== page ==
Subject 6 Diffusion 4 to 8

Subject 6 Diffusion 4 to 8 - Kinetics and Phase...

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Kinetics and Phase Transformations E. Ma 2010 6.1 6.4 Atomic mechanisms for diffusion in the solid state It will be useful to have a picture of the different kinds of microscopic diffusion mechanisms and the different diffusing species that may be encountered. The question is, how do we switch the positions for the impurity (dilute diffusing species A) and the host atoms? The list below is not exhaustive. Let’s first look at 1. Substitutional diffusion (swap positions). a. Direct Exchange In exchange, two atoms just change positions. This is uncommon, although has been implicated in silicon self-diffusion in the bulk. This mechanism involves significant crowding in the activated state. However, on the surface, a variation of exchange, push-out, is very common, because the crowding is avoided due to the open surface, b. Ring mechanism due to Zener See figure in class. This requires a many-body process and thus multi-atom coordination. It is unlikely, even when in less compact structures like bcc. c. Vacancies 1
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Kinetics and Phase Transformations E. Ma 2010 6.2 This is the accepted mechanism, exchange with vacancies. It is very common, and dominates diffusion in fcc metals. It can explain the Kirkendall effects (see later). We will single this one out and discuss more in 6.3. For example, we will ask: then, are there really many vacancies? 2. Interstitial diffusion In interstitial diffusion, the (small) diffusing atom lives in the interstitial sites of the lattice formed by the larger atom species. This is a very common mechanism; examples include H, C in Fe. But the species diffusing should be small enough for this to be possible. The generation of self-interstitial would require a high activation energy, say 4 eV relative to ~1 eV for vacancy formation. 3. Adatoms and surface diffusion 2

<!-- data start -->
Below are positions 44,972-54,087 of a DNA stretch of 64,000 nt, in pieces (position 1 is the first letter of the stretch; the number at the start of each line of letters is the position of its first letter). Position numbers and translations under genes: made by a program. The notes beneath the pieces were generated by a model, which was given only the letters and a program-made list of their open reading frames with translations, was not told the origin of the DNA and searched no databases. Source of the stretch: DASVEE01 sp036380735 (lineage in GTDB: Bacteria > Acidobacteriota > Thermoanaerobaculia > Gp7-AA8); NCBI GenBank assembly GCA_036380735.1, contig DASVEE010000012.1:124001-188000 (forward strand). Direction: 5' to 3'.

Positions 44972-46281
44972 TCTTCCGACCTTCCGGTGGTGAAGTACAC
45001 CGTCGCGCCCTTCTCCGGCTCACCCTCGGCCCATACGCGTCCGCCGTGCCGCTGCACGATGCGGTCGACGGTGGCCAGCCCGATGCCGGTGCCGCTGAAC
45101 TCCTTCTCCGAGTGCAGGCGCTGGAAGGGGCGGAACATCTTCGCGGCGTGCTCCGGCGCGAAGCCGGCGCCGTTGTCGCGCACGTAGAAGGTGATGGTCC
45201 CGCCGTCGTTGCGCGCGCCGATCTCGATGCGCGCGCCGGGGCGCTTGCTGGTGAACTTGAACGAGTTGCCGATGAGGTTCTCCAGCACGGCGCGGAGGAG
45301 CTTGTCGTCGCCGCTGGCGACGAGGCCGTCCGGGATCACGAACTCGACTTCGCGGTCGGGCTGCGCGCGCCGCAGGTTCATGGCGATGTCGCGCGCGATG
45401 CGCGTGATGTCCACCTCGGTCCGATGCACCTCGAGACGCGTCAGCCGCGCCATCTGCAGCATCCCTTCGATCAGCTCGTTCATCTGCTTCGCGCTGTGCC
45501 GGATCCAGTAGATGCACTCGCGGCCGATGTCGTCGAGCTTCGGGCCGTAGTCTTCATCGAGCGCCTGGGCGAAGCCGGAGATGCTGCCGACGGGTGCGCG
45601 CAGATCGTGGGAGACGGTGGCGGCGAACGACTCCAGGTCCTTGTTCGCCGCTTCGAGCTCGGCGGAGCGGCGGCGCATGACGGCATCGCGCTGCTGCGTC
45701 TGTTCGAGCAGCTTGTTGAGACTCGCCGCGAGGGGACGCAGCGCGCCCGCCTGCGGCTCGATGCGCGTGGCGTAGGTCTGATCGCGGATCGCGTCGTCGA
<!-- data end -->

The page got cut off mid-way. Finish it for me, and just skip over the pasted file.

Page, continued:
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Kinetics and Phase Transformations E. Ma 2010 6.3 “Adsorbed atoms”, or, adatoms, participate in surface diffusion. Because they have fewer bonds than vacancies, adatoms diffuse relatively quicker in general, at least in the absence of any chemical or mechanical effects. 4. Grain boundary diffusion This case is somewhere in between surface and bulk diffusion; atoms diffuse through the generally less dense regions associated with grain boundaries. 5. Dislocations Diffusion through the dislocation core is a short-circuit path due to excess space and tensile region. Also, dislocation climbs, in the presence of vacancy diffusion. In this process, a vacancy annihilates itself with an atom in the dislocation core, causing the dislocation to do negative climb. 6.5 The vacancy diffusion mechanism Vacancy diffusion is extremely common in fcc metals, and nicely pulls together the concepts we’ve developed in thermodynamics and diffusion of dilute, single component materials.
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Subject 6 Diffusion 4 to 8 - Kinetics and Phase...

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